French independent power producer (IPP) Neoen is aiming to more than double its renewable power capacity in the next four years.
The company, which reported a 25% increase of its EBITDA in the year to December at €270.4 million (US$323.6 million) in its full-year results today (11 March), plans to have more than 10GW of renewables either installed or under construction by 2025, up from 4.1GW last year. The company’s pre-tax earnings fell in-line with the lower-end of expectations last July, when it forecasted an EBITDA margin of more than 80%.
The wind, solar and battery storage developer and operator said in a statement it will “progressively accelerate” its new development pipeline, with an aim to win 2GW of projects per year from 2025. It will focus on expanding its presence in countries it already operates in such as Australia, where the IPP is currently working on what, at 460MWp capacity, stands to be the country’s largest solar farm. Neoen said that around 80% of new projects over the next five years will come from its existing markets. “We are on known terrain”, chief executive Xavier Barbaro said in a webcast today.
The new 10GW target is expected to cost €5.3 billion, Neoen said, adding it hopes to raise €1.2 billion (US$1.44 billion) of additional capital between 2021 and 2025 to meet this. However, this figure would not be reached in a single issue and could be reduced by selling stakes in some assets, Barbaro said. Further investment for the projects will be sourced from cashflow from existing assets in Neoen’s portfolio.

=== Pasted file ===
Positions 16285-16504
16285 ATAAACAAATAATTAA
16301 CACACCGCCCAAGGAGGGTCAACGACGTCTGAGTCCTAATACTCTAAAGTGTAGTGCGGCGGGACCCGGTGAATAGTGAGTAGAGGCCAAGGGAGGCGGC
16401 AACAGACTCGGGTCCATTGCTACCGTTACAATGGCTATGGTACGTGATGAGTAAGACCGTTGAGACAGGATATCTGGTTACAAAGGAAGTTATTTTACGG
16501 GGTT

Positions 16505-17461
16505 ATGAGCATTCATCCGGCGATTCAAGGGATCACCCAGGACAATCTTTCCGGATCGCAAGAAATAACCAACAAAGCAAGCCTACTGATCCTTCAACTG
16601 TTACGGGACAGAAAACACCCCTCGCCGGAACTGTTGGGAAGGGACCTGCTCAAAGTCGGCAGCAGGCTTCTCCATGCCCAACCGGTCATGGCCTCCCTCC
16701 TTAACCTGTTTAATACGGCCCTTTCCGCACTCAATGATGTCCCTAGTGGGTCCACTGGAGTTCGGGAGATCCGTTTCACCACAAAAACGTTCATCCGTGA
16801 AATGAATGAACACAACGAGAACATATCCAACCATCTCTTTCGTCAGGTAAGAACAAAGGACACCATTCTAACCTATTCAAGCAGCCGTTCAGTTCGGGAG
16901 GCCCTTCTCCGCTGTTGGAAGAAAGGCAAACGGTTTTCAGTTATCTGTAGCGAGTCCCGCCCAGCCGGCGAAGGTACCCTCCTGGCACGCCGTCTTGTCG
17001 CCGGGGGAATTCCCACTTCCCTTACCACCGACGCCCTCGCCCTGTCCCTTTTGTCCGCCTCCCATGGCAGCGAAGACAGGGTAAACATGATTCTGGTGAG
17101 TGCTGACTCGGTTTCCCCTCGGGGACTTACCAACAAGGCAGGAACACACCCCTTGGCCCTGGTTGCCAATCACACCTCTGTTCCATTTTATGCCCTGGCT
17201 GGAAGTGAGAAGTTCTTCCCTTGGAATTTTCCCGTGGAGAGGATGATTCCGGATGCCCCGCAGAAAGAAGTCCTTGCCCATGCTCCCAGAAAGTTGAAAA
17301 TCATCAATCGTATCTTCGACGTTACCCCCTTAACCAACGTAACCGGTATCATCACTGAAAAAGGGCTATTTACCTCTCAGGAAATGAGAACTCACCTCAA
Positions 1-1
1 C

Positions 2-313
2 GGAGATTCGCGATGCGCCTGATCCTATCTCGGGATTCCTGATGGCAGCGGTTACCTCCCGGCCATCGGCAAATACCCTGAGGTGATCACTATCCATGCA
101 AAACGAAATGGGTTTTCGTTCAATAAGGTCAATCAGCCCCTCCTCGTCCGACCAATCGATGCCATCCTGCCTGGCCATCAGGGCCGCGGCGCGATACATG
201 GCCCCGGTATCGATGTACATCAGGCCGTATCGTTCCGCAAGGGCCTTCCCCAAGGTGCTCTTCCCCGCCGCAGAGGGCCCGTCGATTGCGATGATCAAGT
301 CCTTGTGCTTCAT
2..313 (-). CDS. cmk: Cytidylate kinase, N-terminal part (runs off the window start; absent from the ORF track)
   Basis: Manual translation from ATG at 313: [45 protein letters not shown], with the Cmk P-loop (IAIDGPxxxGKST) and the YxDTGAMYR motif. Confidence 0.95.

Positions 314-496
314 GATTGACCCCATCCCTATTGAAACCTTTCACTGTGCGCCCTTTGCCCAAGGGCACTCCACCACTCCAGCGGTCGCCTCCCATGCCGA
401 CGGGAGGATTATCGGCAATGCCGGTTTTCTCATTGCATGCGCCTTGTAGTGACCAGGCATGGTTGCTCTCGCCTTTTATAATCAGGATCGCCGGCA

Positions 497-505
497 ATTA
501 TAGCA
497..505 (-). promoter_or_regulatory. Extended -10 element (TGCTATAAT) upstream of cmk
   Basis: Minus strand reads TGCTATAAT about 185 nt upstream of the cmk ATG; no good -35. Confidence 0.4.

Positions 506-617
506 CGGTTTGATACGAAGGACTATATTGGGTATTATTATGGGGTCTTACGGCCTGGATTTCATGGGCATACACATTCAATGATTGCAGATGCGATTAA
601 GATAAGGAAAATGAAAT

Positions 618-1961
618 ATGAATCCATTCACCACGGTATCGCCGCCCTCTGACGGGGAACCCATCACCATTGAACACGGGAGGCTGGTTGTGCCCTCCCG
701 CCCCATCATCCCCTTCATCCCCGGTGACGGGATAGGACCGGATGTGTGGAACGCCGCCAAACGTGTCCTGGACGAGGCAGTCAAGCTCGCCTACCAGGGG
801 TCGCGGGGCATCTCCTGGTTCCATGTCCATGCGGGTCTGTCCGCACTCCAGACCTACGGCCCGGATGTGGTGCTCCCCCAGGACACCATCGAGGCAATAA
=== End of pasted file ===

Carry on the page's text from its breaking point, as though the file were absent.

At the same time, the company has not ruled out making acquisitions in of devalued assets with restructuring potential or generating assets near to the end of their life with repowering potential in order to hit the 10GW capacity mark, it said.
The company now expects its EBITDA to rise again this year, reaching between €295 million and €325 million and again amounting to a margin of 80%.
So far, it has an advanced pipeline of 6.9MW, and a further 4GW in early stage development. Although it plans to take part in government tenders, Neoen said it will “prioritise” securing long-term power purchase agreements (PPA) with “solid counterparties” such as industrial companies. The company is already investing €1.2 billion in a French large-scale solar-plus-storage project with utility Engie, with which it will generate revenue from over-the-counter contracts with businesses.